The government announced this week that £1bn will be injected into a schools building programme which has the potential to achieve the key objectives of the CCC report. Not only will it improve educational opportunities for children in disadvantaged areas across the country, but it will also stimulate the economy and create an area of growth in the construction industry at a time when projects are being affected by covid-19.

Currently, the Department for Education (DfE) is setting a zero-carbon trajectory for new schools through its GenZero programme. This had commenced before the lockdown and the project aims to produce a net zero prototype for the British schools of the future, focusing on reducing operational and embodied carbon emissions, without compromising occupant comfort. It also aims to enhance biodiversity and adapt to the unavoidable changes in climate that we will likely see over the next 50 years and beyond. The DfE has embarked on a number of pilot schemes which are testing a range of initiatives including PassivHaus to inform their decision making on schools design. All of this will lock in low-carbon schools as the government investment is rolled out.

The Buildings and Heat Strategy, due later this year, was highlighted as being critical in terms of changing low-carbon heating from a niche market in the UK to the dominant form of new heating installation by the early-2030s. This is true, but it should be in parallel with a national effort to improve the energy efficiency of UK buildings along with ensuring their safety and comfort as the climate warms. There is a general presumption within the CCC report on the need to eliminate the use of fossil fuels from developments. While this is certainly the long-term goal, it may be a little short sighted in a post-covid cash-strapped environment. The investment in heat pump technology is significant and the running costs based on electricity could be high where existing developments are thermally inefficient. It may be better to continue with low cost gas fired systems and invest in envelope upgrades to reduce heat loss and convert to heat pumps when capital costs have decreased, locking in reduced demand and low carbon.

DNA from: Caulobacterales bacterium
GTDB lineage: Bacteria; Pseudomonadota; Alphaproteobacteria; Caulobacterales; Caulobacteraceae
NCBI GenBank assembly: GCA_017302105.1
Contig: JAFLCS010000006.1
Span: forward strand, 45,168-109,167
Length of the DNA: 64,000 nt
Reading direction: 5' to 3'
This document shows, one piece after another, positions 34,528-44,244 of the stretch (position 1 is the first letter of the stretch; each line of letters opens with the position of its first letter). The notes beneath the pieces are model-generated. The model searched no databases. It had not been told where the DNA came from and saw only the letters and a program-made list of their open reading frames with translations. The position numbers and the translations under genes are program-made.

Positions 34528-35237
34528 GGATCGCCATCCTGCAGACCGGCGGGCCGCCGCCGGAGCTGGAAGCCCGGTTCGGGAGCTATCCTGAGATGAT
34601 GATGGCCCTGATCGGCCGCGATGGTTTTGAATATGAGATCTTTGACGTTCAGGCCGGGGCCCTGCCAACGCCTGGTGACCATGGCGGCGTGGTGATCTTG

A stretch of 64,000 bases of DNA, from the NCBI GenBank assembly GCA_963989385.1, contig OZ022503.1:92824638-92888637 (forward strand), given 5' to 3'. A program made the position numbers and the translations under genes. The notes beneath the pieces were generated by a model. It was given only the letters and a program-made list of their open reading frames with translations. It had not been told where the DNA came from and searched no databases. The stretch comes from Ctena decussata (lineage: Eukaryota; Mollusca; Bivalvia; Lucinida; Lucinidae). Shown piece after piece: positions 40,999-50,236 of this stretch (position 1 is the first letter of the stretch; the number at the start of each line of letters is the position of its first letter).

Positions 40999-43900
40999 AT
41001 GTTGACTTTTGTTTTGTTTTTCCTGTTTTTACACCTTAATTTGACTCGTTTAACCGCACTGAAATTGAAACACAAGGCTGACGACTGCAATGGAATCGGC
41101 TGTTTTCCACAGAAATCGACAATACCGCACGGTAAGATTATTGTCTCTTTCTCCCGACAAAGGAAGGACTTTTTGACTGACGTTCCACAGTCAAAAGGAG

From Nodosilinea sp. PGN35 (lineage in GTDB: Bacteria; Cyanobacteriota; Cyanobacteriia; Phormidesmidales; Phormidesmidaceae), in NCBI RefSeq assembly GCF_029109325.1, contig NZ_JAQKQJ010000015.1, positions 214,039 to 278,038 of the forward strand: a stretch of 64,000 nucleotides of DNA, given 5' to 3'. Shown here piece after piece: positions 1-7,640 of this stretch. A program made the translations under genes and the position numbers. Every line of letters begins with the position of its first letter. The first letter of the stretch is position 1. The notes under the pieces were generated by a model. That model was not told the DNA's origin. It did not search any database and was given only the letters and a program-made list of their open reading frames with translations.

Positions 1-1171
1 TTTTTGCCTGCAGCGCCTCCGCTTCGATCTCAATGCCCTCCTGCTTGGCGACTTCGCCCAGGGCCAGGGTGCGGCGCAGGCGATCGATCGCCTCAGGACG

The CCC report calls for a strategic mechanism to fund tree planting and natural carbon storage at a much larger scale. This is a great start and could be integrated in a strategy for buildings that would enhance biodiversity, reduce the urban island heat effect and provide sheltered external spaces whilst shading the buildings. This is already being considered on many developments and is intrinsic to the DfE’s GenZero strategy.

It is clear that the covid-19 lockdown has been an ordeal for many, however the ability to adapt to new ways of working may provide valuable lessons in terms of approaches to a zero carbon future. Clearly we have a long way to go to achieve net zero carbon, but both the private and public sector are stepping forward to deliver the solutions to allow this to happen and this goal, at least for buildings, may not be as far away as we think.

Alan Fogarty, sustainability partner at Cundall